The Australasian Professional Society on Alcohol and Drugs Conference (APSAD) is being held in Melbourne next week, bringing together researchers, clinicians, policy makers and practitioners from across the alcohol and other drug field for three days of communication, collaboration and networking. The Centre for Alcohol Policy Research (CAPR) will be a strong presence at APSAD, with seven members of the team featuring in the conference program.

Dr Sarah Callinan and Jason Jiang will present on different facets of alcohol’s harm to others, a key focus of CAPR’s broader research agenda. Dr Callinan’s paper focuses on the harm that young adults (aged 16-24) experience from other people’s drinking, while Mr Jiang will present the findings of his work on the amount of time that Australian’s spend caring for harmful drinkers. These studies add to the groundbreaking work on alcohol’s harm to others led by CAPR.

CAPR staff are also presenting a broad range of work outside of the harm to others frame. Dr Sarah MacLean will present the results of a mixed-methods study of pre-loading among young Victorians. Using a combination of survey data and qualitative interviews, Dr MacLean’s work focuses on the motivations and outcomes of pre-drinking, finding that the practice is widespread, motivated strongly by price considerations and associated with riskier drinking behaviour.

Dr Amy Pennay is also presenting work on heavy drinking by young adults. In a study involving more than 4000 interviews of people out and about in night-time entertainment districts in five Australian cities, she examined factors associated with heavy drinking. Gender, length of drinking session, engagement in pre-loading, energy drink use and illicit stimulant use were all predictors of intoxication.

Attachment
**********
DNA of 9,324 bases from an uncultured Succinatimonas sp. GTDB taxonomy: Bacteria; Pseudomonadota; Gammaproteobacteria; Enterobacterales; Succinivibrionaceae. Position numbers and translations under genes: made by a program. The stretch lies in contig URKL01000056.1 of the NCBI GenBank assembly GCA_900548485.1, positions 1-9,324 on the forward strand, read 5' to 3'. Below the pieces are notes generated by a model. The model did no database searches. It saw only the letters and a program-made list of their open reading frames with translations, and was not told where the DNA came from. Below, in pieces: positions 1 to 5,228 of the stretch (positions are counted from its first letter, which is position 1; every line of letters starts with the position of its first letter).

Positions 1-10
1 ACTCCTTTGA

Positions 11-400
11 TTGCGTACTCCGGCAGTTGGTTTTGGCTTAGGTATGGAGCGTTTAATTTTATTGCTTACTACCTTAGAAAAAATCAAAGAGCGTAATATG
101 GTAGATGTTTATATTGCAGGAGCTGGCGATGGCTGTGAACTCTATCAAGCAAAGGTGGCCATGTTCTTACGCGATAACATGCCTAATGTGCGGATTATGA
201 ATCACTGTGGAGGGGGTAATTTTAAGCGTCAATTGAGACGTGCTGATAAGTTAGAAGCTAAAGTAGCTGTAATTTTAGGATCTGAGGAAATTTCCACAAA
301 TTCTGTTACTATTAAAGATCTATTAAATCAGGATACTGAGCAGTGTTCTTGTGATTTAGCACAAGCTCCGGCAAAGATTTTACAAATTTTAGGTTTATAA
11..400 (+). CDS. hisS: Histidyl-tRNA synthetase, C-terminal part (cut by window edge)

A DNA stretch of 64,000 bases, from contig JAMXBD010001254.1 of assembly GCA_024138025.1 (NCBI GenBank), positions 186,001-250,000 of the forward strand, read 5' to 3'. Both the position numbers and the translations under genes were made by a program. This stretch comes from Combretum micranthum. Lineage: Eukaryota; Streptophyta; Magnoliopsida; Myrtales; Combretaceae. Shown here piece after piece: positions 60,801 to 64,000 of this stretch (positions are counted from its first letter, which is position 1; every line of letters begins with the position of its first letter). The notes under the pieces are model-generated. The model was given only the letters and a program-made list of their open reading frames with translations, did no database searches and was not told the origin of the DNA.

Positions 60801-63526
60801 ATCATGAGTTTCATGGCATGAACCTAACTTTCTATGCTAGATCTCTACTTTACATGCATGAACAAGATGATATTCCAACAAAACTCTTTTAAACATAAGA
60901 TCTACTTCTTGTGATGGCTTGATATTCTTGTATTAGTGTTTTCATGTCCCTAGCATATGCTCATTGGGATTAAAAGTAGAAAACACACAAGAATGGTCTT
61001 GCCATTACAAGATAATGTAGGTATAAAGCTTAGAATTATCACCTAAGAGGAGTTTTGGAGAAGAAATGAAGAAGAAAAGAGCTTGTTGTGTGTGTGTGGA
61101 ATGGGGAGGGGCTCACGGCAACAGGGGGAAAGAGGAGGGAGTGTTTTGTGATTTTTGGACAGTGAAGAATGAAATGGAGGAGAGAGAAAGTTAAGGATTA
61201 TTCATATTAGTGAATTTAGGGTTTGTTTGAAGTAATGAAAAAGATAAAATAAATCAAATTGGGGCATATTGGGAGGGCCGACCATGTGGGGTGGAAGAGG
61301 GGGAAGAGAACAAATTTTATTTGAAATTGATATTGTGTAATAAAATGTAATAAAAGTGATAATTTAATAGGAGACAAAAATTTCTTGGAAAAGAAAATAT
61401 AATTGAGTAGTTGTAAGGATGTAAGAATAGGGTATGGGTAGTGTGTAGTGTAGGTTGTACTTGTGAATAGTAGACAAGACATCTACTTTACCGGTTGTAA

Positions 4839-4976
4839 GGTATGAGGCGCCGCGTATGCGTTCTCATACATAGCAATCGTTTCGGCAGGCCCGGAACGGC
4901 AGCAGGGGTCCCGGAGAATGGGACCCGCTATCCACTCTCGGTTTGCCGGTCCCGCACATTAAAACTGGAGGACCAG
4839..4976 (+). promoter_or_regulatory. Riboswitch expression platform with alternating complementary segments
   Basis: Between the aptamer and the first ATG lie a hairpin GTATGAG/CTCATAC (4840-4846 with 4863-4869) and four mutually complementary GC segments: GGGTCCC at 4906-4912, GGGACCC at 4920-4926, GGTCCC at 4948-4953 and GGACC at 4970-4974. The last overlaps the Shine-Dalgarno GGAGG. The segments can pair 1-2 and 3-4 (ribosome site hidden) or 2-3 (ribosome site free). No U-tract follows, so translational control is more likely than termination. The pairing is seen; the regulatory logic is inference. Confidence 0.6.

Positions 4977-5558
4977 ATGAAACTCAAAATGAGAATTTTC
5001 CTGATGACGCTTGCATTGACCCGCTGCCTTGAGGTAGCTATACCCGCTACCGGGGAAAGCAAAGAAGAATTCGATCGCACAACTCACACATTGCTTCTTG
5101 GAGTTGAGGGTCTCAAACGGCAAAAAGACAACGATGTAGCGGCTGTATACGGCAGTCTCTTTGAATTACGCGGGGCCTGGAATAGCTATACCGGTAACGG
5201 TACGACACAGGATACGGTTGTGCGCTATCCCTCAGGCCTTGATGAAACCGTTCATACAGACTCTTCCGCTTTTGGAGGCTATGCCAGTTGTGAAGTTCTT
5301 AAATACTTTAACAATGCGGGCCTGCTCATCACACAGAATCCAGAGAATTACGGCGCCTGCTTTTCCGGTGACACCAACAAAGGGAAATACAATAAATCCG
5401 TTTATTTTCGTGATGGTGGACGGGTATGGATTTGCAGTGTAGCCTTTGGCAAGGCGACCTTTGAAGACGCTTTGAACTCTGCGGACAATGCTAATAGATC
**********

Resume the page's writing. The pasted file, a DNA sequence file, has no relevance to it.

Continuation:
Finally, Michael Livingston, Claire Wilkinson and Professor Robin Room will be involved in a symposium session exploring the role of local government in managing and reducing alcohol-related harm. Mr Livingston will present his work on alcohol outlet density, which demonstrates the importance of the local-level alcohol environment in determining rates of harm, while Ms Wilkinson will discuss her work examining the range of alcohol policy levers available to local government in Victoria. Professor Room will chair the session (which will also include colleagues presenting on local government and alcohol in New Zealand) and will facilitate discussion on the problems and opportunities relating to alcohol policy at the local level.

Throughout the conference CAPR staff will catch up with colleagues and collaborators from across the field. In particular, APSAD is being used to stage a meeting of the Harm to Others advisory group, who will provide suggestions and feedback on the ongoing work that CAPR is leading in this area.

CAPR staff will also be Tweeting live from the event. To follow CAPR on Twitter go to and to participate in the conference discussions on Twitter use the hash tag #APSAD.